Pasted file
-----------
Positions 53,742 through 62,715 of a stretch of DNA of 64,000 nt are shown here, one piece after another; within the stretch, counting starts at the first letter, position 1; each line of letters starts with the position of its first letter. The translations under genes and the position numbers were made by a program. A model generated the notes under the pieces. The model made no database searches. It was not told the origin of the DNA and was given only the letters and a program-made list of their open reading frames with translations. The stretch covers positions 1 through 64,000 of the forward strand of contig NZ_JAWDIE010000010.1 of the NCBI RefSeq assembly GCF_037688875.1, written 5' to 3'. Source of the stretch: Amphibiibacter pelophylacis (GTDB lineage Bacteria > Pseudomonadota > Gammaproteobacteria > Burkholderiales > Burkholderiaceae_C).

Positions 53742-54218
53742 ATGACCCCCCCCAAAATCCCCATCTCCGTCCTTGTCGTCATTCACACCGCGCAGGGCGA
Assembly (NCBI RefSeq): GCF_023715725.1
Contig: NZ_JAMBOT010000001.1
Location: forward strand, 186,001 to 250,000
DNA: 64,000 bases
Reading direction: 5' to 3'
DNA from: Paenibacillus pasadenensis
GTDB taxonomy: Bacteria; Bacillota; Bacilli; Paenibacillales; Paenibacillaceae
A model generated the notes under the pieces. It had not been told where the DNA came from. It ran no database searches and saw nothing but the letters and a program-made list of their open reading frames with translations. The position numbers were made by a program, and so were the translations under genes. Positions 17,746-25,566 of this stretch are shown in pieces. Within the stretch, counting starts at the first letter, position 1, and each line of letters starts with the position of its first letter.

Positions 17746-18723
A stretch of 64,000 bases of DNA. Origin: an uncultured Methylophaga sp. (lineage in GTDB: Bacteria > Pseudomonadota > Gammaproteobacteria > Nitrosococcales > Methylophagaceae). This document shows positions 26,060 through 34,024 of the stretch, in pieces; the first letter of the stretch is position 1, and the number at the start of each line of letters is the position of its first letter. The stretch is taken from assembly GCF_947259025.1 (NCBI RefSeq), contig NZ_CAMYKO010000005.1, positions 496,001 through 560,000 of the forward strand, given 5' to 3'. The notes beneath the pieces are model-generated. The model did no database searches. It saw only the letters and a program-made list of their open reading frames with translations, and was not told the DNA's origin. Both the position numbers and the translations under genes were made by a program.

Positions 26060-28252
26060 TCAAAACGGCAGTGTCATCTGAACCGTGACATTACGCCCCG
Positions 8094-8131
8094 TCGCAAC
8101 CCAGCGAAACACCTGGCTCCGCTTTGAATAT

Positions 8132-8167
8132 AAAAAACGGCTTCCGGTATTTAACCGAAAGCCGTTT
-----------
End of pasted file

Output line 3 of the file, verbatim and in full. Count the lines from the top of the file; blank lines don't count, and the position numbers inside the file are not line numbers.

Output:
53742 ATGACCCCCCCCAAAATCCCCATCTCCGTCCTTGTCGTCATTCACACCGCGCAGGGCGA